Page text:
Jane Austen – Emma

Having read Emmaa few years ago I was quite keen on rereading it and see whether my previous opinion of

English: "The wedding was very much like ...

English: “The wedding was very much like other weddings” – the wedding of Emma Woodhouse and John Knightley. Austen, Jane. Emma. London: George Allen, 1898. (Photo credit: Wikipedia)

this Jane Austen novel could be changed. I read Emma roughly three years ago for the first time and it was my least favourite book out of all of Jane Austen’s novels I had read. Mostly because I found Emma a very annoying and headstrong character at the time and I felt  that this clashed with the heroines of her previous novels, or at least the once that I had read. All in all at that point, Emma was my least favourite Jane Austen novel.

I must confess that after rereading this novel I did a complete 180 turn. It has now risen to be on the same level as Pride and Prejudice and Sense and Sensibility. While rereading this novel I became aware of the complexity of Emma’s character, but most of all the moral and spiritual growth of her was what had me spellbound. The way Jane Austen constructed this growth is so intricate and slow that as reader you are just as unaware of the moral growth as Emma at times is.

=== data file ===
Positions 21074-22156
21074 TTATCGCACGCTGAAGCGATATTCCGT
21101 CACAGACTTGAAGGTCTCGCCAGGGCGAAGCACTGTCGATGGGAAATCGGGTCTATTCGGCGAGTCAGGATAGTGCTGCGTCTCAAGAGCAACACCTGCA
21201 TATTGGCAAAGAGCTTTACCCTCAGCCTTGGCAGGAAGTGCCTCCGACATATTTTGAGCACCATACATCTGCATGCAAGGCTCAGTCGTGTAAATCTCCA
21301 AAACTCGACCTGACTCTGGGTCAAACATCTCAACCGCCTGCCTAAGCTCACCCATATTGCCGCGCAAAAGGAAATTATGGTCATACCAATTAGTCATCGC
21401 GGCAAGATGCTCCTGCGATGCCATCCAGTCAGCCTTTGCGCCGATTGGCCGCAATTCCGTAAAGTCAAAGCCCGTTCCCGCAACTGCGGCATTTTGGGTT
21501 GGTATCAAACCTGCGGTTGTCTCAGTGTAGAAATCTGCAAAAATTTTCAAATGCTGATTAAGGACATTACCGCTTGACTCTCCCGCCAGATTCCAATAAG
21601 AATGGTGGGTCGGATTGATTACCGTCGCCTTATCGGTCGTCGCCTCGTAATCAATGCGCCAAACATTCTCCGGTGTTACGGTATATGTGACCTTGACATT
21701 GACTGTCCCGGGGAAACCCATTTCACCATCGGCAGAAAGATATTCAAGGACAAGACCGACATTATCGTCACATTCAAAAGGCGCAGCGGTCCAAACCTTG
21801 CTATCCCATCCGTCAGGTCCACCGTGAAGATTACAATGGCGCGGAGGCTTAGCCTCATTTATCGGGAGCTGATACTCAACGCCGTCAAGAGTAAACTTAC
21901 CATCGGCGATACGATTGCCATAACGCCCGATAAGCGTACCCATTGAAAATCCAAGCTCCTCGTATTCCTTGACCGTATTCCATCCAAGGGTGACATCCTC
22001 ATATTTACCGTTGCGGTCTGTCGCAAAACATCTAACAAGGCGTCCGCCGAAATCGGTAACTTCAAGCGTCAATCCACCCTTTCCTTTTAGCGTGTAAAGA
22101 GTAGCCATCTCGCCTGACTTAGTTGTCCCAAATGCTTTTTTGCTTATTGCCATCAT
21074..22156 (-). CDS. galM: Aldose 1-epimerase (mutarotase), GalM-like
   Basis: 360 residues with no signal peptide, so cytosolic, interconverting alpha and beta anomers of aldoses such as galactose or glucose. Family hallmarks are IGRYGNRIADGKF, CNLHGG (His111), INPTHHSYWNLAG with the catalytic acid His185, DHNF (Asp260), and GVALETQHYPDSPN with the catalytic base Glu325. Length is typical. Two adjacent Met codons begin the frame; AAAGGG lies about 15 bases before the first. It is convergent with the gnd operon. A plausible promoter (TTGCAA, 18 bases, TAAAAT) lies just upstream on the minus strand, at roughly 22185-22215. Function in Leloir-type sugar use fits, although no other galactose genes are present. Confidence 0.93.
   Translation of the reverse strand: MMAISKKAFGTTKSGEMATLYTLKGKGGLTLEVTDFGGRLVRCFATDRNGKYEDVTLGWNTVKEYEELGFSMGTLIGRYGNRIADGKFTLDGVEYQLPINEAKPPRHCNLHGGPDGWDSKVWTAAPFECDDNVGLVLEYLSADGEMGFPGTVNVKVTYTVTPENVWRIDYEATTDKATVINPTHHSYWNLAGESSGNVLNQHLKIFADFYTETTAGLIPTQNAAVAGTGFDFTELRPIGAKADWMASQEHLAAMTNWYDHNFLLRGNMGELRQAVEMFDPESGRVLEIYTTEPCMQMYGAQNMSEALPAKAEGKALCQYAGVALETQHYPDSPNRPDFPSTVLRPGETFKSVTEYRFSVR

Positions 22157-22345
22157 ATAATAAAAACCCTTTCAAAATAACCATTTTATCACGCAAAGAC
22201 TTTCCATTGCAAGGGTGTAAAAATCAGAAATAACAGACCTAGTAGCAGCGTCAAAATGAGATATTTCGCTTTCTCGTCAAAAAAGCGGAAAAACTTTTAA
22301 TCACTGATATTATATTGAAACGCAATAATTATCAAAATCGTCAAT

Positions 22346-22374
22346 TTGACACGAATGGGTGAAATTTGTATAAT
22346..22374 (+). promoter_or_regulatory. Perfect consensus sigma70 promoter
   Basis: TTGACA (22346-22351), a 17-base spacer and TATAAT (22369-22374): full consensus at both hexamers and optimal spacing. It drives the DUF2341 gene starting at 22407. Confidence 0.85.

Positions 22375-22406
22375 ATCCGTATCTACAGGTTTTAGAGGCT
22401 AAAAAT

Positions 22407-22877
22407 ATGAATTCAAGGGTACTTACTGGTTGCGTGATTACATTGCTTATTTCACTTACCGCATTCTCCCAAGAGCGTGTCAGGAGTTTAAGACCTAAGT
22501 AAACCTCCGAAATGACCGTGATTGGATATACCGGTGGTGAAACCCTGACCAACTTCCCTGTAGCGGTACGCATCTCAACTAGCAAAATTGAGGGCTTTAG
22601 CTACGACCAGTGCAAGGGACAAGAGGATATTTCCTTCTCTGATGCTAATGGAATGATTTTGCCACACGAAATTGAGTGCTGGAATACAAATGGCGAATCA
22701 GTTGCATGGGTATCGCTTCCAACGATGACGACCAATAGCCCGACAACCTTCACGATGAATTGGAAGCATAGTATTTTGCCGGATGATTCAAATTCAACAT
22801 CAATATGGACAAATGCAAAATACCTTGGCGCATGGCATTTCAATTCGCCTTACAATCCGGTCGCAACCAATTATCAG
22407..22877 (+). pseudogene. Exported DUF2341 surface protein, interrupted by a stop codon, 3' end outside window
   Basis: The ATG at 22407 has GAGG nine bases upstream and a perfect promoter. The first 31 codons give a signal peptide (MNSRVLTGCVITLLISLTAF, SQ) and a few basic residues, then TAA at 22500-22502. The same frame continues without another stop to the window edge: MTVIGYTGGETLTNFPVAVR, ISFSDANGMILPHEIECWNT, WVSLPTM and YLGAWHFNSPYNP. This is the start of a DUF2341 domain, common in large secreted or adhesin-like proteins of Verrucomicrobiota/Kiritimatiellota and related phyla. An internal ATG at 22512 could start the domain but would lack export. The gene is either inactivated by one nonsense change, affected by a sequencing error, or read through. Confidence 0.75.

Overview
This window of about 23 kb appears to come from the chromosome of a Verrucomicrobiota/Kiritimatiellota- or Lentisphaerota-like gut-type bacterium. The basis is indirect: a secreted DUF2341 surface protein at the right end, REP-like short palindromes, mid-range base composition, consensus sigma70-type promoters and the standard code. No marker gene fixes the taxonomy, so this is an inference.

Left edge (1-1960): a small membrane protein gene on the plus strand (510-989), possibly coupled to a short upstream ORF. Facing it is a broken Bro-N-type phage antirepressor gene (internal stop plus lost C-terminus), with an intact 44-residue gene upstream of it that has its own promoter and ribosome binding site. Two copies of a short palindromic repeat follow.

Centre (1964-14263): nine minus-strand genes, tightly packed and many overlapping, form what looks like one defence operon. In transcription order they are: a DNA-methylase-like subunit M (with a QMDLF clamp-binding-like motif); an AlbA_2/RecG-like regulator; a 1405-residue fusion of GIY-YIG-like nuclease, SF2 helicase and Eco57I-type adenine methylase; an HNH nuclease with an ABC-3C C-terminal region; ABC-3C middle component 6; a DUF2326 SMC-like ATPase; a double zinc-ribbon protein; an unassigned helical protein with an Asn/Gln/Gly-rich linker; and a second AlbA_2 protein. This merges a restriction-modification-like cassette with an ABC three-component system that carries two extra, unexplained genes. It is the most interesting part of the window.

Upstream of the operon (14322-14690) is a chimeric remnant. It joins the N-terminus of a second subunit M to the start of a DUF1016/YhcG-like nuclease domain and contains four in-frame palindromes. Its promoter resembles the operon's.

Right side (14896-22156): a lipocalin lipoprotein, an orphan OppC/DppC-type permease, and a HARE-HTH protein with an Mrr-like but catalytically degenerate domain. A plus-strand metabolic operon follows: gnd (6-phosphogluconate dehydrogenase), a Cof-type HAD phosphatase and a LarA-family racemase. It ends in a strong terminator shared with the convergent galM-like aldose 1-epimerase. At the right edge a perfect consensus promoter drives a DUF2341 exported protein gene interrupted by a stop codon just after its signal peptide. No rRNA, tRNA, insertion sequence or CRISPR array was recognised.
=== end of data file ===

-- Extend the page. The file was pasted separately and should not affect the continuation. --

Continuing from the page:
Just as all her other books, Emma is a good example of Regency period writing. Jane Austen wonderfully captures the decadent and elegant period of the Prince Regent’s reign. Especially the intricate class system and the unstable political society. There are so many ways of looking at this novel that it has my mind spinning (I am following a Regency Writing course at present). You can interpret Emma as a comment on the Regency Period society with Emma symbolizing the Prince Regent being influenced on how she should ‘rule’ her own little ‘kingdom’, with Mr. Knightley representing the past times and all good virtues and Frank Churchill as the new decadent and unstable society.  Thus Austen writes a highly critical response to the new Regency and the overtly elangance and decadence that became part of society, opposed to the more simple rural life she was used to.

All in all I’m happy that I’ve reread Emma and in all probability I will reread it another time in the far future. I slowly begin to get more respect and love for Jane Austen as a written and I hope this may continue to grow.

Book: Emma
Pages:378

 
 

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One thought on “Jane Austen – Emma

  1. I love that your opinion changed so much! I love rereading books for that reason…. -Sarah

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